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The Sea Mystery: An Inspector French Detective Story

213 pages
Library of Alexandria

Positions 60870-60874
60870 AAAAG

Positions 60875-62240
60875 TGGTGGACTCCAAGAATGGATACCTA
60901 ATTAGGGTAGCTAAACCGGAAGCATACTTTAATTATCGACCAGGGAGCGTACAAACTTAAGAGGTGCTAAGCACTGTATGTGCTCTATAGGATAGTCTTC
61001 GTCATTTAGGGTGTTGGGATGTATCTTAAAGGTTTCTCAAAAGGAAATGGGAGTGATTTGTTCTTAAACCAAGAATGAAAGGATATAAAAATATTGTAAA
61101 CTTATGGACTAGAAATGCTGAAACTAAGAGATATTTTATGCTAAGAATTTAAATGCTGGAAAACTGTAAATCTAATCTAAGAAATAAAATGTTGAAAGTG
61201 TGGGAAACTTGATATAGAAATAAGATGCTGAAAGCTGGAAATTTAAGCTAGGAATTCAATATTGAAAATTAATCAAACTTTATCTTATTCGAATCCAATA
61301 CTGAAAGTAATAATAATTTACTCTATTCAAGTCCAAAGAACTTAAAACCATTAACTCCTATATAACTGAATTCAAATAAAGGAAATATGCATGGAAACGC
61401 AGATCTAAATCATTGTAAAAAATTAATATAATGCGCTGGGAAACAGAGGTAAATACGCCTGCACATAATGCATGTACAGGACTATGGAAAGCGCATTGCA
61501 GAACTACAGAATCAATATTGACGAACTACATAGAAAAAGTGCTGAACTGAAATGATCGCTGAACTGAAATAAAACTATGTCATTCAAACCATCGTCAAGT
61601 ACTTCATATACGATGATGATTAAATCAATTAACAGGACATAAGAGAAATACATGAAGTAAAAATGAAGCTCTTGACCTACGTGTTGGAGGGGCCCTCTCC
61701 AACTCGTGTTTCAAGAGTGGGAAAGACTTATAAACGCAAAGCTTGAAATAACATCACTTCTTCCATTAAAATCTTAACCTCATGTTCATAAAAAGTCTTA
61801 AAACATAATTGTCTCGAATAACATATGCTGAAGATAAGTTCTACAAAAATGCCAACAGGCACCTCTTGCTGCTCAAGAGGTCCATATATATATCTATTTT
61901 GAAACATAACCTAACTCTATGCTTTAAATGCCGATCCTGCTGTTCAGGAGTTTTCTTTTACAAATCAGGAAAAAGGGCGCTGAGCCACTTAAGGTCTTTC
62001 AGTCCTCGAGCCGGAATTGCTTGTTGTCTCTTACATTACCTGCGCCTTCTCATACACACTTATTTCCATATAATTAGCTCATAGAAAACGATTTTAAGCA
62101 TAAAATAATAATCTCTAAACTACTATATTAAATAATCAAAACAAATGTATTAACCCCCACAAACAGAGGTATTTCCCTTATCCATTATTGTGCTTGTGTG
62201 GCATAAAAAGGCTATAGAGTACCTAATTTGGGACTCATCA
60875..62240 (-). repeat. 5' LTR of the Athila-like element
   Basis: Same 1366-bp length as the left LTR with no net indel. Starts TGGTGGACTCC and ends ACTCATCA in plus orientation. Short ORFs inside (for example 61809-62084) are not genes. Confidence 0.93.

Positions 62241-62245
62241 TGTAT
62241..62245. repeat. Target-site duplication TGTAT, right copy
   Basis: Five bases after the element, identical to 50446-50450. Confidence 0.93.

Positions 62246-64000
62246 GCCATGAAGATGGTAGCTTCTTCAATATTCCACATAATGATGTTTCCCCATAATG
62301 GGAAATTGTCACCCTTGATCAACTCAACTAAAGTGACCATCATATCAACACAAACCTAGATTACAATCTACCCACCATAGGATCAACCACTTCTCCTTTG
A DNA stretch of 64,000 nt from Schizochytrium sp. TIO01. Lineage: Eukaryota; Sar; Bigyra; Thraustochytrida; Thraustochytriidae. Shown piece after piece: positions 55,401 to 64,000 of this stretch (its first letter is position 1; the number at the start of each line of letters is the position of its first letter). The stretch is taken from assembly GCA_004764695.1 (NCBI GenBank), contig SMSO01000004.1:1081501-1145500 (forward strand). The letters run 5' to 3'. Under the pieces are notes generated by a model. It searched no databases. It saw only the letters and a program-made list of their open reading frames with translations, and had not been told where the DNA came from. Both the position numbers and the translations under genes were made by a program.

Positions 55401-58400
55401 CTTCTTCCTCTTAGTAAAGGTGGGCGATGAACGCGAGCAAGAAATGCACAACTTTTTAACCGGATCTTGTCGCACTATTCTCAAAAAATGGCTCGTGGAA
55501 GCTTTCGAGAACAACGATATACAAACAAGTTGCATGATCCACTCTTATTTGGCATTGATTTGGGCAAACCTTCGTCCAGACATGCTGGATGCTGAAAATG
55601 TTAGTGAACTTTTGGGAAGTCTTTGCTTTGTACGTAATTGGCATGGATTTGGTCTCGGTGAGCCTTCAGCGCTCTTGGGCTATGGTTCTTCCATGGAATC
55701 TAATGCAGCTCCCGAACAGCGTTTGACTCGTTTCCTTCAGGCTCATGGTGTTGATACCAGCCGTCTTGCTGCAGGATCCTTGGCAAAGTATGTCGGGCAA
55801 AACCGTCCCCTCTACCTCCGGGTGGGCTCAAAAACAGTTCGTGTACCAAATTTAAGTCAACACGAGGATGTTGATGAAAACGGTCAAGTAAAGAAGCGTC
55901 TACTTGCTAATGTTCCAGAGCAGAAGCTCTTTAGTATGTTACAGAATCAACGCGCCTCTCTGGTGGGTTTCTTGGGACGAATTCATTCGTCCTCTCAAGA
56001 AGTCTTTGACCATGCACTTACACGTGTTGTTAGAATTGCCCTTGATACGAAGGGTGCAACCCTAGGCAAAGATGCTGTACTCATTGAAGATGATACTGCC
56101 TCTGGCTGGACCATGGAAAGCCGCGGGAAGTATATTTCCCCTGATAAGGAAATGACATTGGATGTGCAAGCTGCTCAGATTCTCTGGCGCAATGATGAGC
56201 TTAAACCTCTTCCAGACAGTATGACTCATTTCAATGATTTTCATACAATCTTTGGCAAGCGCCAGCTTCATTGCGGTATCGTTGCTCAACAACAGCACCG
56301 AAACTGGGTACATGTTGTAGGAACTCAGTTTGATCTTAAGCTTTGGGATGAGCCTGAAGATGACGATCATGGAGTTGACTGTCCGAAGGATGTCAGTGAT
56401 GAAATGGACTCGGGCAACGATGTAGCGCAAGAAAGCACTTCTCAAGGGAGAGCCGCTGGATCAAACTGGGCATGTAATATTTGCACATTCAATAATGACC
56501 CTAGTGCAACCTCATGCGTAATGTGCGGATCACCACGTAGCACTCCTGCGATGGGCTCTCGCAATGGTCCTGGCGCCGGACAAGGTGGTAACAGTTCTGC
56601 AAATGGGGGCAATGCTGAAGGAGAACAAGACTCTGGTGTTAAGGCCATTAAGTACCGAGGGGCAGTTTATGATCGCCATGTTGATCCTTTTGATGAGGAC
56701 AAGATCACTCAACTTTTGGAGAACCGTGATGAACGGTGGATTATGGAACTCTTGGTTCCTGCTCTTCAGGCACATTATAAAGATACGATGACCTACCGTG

The Burry Inlet, on the south coast of Wales, looks its best from the sea. At least so thought Mr. Morgan as he sat in the sternsheets of his boat, a fishing-line between his fingers, while his son, Evan, pulled lazily over the still water. In truth, the prospect on this pleasant autumn evening would have pleased a man less biased by pride of fatherland than Mr. Morgan. The Inlet at full tide forms a wide sheet of water, penetrating in an easterly direction some ten miles into the land, with the county of Carmarthen to the north and the Gower Peninsula to the south. The shores are flat, but rounded hills rise inland which merge to form an undulating horizon of high ground. Here and there along the coast are sand-dunes, whose grays and yellows show up in contrast to the greens of the grasslands and the woods beyond. To the southeast, over by Salthouse Point and Penclawdd, Mr. Morgan could see every detail of house and sand-dune, tree and meadow, lit up with a shining radiance, but the northwest hills behind Burry Port were black and solid against the setting sun. Immediately north lay Llanelly, with its dingy colored buildings, its numberless chimneys, and the masts and funnels of the steamers in its harbor. It was a perfect evening in late September, the close of a perfect day. Not a cloud appeared in the sky and scarcely a ripple stirred the surface of the sea. The air was warm and balmy, and all nature seemed drowsing in languorous content. Save for the muffled noise of the Llanelly mills, borne over the water, and the slow, rhythmic creak of the oars, no sound disturbed the sleepy quiet. Mr. Morgan was a small, clean-shaven man in a worn and baggy Norfolk suit which was the bane of Mrs. Morgan’s existence, but in which the soul of her lord and master delighted as an emblem of freedom from the servitude of the office. He leaned back in the sternsheets, gazing out dreamily on the broad sweep of the Inlet and the lengthening shadows ashore. At times his eyes and thoughts turned to his son, Evan, the fourteen-year-old boy who was rowing. A good boy, thought Mr. Morgan, and big for his age. Though he had been at school for nearly three years, he was still his father’s best pal. As Mr. Morgan thought of the relations between some of his friends and their sons, he felt a wave of profound thankfulness sweep over him.